Stephen Crowley/The New York Times
The long delayed and much amended Senate plan to deal with global warming and energy was unveiled on Wednesday to considerable fanfare but uncertain prospects. After nearly eight months of negotiations with lawmakers and interest groups, Senators John Kerry, Democrat of Massachusetts, and Joseph I. Lieberman, independent of Connecticut, produced a 987-page bill that tries to limit climate-altering emissions, reduce oil imports and create millions of new energy-related jobs.
Mr. Kerry said the United States was crippled by a broken energy policy and falling behind in the global race for leadership in clean-energy technology.
“We’re threatened by the impacts of a changing climate,” he said in a packed Senate hearing room. “And right now, as one of the worst oil spills in our nation’s history washes onto our shores, no one can doubt how urgently we need a new energy policy in this country. Now is the time to take action.”
It may be difficult, however, for him to persuade the Senate to act. The country is nervously watching efforts to halt the gulf spill, the Senate is torn by deep partisan hostility and the public is uncertain whether the benefits of combating global warming are worth the costs. There is also no assurance that the bill will break through the crowded Senate calendar to reach the floor this year.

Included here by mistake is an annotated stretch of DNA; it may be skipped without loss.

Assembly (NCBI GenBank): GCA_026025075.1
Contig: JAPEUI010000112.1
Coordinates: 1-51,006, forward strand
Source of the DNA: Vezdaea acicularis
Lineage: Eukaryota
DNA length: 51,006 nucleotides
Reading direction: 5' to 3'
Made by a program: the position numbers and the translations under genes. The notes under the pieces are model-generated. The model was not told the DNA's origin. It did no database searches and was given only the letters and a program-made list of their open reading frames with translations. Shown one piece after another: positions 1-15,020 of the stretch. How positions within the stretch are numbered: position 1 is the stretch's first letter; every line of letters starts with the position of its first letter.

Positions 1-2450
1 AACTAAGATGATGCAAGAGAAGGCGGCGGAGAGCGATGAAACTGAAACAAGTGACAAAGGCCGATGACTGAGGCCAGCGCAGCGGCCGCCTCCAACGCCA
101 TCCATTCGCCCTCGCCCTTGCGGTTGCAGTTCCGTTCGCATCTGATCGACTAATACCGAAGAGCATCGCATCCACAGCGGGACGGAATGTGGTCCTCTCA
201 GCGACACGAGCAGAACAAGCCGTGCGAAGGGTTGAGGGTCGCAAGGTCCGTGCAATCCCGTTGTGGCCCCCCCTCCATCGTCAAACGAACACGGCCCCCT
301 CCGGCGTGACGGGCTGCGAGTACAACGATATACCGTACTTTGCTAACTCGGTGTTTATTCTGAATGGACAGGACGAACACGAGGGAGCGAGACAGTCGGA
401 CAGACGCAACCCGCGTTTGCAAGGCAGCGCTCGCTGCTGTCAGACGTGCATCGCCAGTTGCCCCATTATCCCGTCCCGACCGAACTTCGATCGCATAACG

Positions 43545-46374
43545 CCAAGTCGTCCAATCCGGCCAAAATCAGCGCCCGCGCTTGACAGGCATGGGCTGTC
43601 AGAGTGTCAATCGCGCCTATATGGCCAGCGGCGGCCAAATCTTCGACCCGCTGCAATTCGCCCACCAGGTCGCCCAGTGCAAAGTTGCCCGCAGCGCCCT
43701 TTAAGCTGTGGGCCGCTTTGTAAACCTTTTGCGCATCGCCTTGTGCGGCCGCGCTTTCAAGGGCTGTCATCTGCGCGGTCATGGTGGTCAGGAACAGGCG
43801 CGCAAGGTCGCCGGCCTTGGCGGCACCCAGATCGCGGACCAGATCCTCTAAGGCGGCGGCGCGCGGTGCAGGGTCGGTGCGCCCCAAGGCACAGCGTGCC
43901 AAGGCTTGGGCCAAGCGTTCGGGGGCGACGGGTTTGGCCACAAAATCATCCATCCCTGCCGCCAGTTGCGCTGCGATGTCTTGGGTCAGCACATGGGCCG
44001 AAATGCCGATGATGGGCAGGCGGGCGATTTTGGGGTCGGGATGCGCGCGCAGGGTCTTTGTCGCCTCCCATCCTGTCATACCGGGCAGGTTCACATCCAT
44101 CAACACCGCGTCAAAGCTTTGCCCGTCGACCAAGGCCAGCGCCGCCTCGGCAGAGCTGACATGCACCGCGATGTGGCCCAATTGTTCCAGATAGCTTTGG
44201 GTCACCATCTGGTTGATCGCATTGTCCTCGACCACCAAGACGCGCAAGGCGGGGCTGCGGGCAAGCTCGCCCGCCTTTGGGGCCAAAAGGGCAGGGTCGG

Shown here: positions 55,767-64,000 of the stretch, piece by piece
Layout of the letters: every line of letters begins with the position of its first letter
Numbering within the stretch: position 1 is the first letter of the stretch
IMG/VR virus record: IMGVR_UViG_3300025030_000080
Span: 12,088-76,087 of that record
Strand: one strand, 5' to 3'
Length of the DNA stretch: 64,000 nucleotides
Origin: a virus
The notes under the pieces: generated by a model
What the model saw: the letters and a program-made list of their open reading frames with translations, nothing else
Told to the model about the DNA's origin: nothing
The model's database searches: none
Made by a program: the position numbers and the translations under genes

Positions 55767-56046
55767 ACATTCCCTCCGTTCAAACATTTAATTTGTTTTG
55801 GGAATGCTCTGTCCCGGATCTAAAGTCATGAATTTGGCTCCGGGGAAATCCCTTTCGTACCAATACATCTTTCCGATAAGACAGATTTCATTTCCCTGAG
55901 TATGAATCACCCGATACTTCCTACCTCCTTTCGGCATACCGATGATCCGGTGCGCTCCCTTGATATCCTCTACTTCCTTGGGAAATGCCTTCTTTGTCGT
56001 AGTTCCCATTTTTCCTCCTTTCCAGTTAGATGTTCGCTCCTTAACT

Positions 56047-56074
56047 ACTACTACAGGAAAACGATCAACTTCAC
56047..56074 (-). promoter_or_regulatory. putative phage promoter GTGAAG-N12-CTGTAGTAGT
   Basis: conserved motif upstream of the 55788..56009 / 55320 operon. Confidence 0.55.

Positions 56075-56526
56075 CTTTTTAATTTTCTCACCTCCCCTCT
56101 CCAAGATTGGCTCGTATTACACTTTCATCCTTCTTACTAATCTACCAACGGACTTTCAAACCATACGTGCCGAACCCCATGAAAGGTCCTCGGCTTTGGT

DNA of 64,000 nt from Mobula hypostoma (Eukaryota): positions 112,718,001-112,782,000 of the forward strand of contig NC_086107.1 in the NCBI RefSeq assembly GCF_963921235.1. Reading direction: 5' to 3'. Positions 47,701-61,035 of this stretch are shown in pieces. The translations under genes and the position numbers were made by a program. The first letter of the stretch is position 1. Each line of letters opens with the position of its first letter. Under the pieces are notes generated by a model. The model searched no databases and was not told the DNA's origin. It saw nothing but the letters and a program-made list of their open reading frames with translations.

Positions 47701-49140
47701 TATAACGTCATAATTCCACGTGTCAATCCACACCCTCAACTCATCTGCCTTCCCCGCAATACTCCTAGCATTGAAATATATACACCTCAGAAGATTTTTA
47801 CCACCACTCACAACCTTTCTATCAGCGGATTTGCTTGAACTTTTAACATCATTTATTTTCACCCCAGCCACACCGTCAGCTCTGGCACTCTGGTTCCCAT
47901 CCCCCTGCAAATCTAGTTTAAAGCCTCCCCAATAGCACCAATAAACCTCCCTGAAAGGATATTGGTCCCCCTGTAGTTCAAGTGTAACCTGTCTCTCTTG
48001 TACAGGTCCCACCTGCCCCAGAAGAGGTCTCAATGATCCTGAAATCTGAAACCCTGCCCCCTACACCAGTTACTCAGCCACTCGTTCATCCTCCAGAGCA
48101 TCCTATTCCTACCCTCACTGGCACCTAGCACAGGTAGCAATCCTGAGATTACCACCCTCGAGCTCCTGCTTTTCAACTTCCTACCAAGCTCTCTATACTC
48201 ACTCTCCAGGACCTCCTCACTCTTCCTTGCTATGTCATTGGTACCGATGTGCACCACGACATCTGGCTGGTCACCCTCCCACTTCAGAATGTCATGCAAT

No Republicans have stepped forward to support the two senators’ efforts. ...
Here's the truth behind the bill:
There is no economywide cap-and-trade system like that in the House measure, but electric utilities will face limits on their greenhouse-gas emissions and a market will be established to allow them to trade pollution permits. The leader of the main utility industry trade group, Thomas R. Kuhn of the Edison Electric Institute, stood with Mr. Kerry and Mr. Lieberman on Wednesday and endorsed their bill.
The oil industry will have to buy emissions permits, based loosely on the price set in the utility-trading markets. It is expected they will pass along added costs to consumers in the form of higher fuel prices. The American Petroleum Institute said it was withholding judgment until the measure’s effects on the oil and gas industry could be analyzed. Some oil companies, however, including BP and ConocoPhillips, have indicated their support.
Comment: Lieberman, Kerry and Graham have completed what will be a massive new tax on the American people, which will surely kill any economic viability we have remaining and opened the door for a corporatist/fascist consolidation of the energy industry.
When will the states and the American people wake up to this delirium fostered by these "mini" presidents at the behest of globalists?